In the United States of America, the production of chocolate proceeded at a faster pace than anywhere else in the world. It was in the pre-revolutionary New England — 1765, to be exact — that the first chocolate factory was established.
Chocolate has gained so much importance since that time, that any interruption in its supply would be keenly felt.
During World War II, the U.S. government recognized chocolate’s role in the nourishment and group spirit of the Allied Armed Forces, so much so that it allocated valuable shipping space for the importation of cocoa beans. Many soldiers were thankful for the pocket chocolate bars which gave them the strength to carry on until more food rations could be obtained. Today, the U.S. ARmy D-rations include three 4-ounce chocolate bars. Chocolate has even been taken into space as part of the diet of U.S. astronauts.
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Spanish monks, who had been consigned to process the cocoa beans, finally let the secret out. It did not take long before chocolate was acclaimed throughout Europe as a delicious, health-giving food. For a while it reigned as the drink at the fashionable Court of France.
Chocolate drinking spread across the Channel to Great Britain, and in 1657 the first of many famous English Chocolate Houses appeared.
The hand methods of manufacture used by small shops gave way in time to the mass production of chocolate. The transition was hastened by the advent of a perfected steam engine which mechanized the cocoa grinding process. By 1730, chocolate had dropped in price from three dollars or more per pound to within the financial reach of all. The invention of the cocoa press in 1828 reduced the prices even further and helped to improve the the quality of the beverage by squeezing out part of the cocoa butter, the fat that occurs naturally in cocoa beans. From then on, drinking chocolate had more of the smooth consistency and the pleasing flavor it has today.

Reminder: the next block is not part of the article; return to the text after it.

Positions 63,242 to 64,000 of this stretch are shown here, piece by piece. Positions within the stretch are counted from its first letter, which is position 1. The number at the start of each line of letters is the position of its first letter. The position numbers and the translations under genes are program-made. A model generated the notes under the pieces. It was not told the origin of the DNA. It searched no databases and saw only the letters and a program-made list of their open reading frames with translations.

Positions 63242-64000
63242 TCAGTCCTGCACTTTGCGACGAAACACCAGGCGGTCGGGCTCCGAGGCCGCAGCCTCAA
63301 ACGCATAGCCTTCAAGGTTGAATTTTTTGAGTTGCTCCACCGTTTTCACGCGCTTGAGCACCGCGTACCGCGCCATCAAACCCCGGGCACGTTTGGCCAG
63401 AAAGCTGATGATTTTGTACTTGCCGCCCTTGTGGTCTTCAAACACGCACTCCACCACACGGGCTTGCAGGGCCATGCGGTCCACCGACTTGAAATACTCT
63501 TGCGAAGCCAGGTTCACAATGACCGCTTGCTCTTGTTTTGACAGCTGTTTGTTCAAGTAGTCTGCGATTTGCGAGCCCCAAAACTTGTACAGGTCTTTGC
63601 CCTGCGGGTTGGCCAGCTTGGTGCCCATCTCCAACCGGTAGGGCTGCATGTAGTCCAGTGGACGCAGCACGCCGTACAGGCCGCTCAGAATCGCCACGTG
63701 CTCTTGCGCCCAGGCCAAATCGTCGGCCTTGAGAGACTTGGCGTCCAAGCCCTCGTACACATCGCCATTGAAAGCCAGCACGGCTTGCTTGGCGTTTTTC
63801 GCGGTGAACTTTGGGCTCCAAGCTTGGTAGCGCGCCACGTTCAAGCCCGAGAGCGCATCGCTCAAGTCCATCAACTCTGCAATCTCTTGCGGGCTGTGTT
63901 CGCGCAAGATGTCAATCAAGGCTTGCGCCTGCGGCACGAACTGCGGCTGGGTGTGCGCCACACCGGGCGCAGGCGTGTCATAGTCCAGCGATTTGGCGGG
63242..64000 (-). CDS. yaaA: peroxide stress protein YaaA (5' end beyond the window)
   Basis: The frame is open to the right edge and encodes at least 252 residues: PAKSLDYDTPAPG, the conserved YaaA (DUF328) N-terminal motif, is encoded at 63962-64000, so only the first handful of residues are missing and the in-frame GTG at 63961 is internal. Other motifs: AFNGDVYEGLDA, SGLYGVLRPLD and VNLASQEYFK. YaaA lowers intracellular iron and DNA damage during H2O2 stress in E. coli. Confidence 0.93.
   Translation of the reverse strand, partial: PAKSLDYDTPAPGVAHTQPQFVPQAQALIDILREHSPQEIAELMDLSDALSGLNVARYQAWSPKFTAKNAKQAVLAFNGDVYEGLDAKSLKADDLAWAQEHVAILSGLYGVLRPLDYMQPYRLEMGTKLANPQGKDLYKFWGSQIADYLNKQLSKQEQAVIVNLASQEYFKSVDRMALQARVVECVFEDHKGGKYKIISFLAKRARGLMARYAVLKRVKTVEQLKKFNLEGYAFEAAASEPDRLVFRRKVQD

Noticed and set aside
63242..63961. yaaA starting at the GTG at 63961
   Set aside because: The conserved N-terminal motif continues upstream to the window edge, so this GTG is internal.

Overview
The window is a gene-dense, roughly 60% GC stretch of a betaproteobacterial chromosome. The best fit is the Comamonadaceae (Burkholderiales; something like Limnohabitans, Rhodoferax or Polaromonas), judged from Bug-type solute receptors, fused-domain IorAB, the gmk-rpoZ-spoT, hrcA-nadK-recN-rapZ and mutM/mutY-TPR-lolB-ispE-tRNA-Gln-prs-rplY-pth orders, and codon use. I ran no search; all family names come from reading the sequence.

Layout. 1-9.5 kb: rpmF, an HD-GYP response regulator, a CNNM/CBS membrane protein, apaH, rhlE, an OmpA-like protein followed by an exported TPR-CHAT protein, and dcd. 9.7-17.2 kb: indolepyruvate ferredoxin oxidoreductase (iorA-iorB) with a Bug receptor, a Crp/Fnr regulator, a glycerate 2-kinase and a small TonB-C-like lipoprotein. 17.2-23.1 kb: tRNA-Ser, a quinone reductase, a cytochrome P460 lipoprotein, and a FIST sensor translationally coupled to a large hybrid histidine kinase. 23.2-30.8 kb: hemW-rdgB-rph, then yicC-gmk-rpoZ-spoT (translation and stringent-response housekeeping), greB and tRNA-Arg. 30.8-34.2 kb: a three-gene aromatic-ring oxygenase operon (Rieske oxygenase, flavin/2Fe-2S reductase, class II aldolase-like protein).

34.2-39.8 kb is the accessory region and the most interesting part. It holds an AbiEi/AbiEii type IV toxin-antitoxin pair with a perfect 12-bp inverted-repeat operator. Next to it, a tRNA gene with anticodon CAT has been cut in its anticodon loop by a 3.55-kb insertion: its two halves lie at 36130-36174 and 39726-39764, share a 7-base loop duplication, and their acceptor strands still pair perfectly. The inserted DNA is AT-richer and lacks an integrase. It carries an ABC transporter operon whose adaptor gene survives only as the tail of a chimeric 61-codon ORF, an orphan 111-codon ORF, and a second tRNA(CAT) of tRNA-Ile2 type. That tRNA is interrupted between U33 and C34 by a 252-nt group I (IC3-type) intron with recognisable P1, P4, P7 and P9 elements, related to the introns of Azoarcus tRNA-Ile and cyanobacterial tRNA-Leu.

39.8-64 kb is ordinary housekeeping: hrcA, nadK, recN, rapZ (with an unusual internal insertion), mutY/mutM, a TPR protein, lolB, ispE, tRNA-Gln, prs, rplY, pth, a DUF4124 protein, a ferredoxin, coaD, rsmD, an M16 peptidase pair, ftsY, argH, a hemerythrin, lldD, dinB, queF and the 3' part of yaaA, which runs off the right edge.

The 19th Century marked two more revolutionary developments in the history of chocolate. In 1847, an English company introduced solid “eating chocolate” through the development of fondant chocolate, a smooth and velvety variety that has almost completely replaced the old coarse grained chocolate which formerly dominated the world market. The second development occurred in 1876 in Vevey, Switzerland, when Daniel Peter devised a way of adding milk to the chocolate, creating the product we enjoy today known as milk chocolate.
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During his conquest of Mexico, Cortez found the Aztec Indians using cocoa beans in the preparation of the royal drink of the realm,
“chocolatl”, meaning warm liquid. In 1519, Emperor Montezuma, who reportedly drank 50 or more portions daily, served chocolatl to his Spanish guests in great golden goblets, treating it like a food for the gods.
For all its regal importance, however, Montezuma’s chocolatl was very bitter, and the Spaniards did not find it to their taste. To make the concoction more agreeable to Europeans, Cortez and his countrymen conceived of the idea of sweetening it with cane sugar.
While they took chocolatl back to Spain, the idea found favor and the drink underwent several more changes with newly discovered spices, such as cinnamon and vanilla. Ultimately, someone decided the drink would taste better if served hot.
The new drink won friends, especially among the Spanish aristocracy. Spain wisely proceeded to plant cocoa in its overseas colonies, which gave birth to a very profitable business. Remarkably enough, the Spanish succeeded in keeping the art of the cocoa industry a secret from the rest of Europe for nearly a hundred years.
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